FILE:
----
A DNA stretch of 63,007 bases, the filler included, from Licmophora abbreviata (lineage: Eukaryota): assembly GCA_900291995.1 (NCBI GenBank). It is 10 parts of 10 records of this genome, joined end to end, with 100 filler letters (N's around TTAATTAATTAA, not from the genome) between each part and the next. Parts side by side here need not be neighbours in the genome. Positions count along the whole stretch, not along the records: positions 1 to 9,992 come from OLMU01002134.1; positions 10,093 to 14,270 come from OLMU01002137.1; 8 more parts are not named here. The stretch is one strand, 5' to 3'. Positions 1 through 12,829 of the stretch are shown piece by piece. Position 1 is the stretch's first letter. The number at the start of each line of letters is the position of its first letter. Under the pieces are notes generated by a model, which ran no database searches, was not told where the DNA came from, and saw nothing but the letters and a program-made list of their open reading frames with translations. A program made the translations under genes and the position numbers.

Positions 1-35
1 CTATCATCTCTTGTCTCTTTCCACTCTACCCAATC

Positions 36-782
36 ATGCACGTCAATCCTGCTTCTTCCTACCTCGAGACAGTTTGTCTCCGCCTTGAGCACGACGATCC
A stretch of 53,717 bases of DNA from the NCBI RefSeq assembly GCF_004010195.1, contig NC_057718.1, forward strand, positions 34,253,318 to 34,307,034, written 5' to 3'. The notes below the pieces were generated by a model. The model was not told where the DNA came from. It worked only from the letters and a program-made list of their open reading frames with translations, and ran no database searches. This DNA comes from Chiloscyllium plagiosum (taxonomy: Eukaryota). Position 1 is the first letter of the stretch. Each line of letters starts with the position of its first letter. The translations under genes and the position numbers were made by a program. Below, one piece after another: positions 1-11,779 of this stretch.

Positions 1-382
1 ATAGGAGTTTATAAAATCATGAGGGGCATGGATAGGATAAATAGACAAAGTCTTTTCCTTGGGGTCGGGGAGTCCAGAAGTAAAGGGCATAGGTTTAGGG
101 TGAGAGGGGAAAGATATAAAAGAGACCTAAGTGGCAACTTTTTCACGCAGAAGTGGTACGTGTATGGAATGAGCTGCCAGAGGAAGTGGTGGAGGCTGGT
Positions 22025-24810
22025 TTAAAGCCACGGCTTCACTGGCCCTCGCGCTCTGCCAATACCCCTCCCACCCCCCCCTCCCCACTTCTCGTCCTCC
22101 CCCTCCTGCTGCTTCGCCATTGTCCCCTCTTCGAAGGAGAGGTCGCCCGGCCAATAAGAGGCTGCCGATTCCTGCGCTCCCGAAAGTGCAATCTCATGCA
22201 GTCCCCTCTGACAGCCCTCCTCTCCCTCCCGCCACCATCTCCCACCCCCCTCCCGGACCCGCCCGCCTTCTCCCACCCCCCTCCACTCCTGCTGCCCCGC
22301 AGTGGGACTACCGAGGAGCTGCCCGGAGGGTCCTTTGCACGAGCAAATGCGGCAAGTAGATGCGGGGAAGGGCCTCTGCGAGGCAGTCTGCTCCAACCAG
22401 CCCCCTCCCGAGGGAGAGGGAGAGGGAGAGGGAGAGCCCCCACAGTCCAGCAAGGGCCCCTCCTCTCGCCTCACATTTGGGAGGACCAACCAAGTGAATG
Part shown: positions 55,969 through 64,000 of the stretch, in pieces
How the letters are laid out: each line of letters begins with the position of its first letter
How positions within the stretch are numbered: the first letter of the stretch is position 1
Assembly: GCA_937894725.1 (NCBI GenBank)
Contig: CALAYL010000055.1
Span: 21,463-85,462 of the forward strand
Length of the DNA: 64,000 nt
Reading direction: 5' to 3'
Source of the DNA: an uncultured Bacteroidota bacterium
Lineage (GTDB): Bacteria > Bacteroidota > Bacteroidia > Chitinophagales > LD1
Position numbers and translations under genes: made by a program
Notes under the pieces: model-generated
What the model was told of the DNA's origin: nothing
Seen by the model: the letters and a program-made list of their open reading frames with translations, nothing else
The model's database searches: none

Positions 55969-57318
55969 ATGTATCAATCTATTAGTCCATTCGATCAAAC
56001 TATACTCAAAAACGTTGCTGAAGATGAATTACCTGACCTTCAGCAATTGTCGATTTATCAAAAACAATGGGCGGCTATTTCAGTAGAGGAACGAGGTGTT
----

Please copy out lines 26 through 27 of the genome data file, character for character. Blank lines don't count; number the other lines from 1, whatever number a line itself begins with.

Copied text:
Position numbers and translations under genes: made by a program
Notes under the pieces: model-generated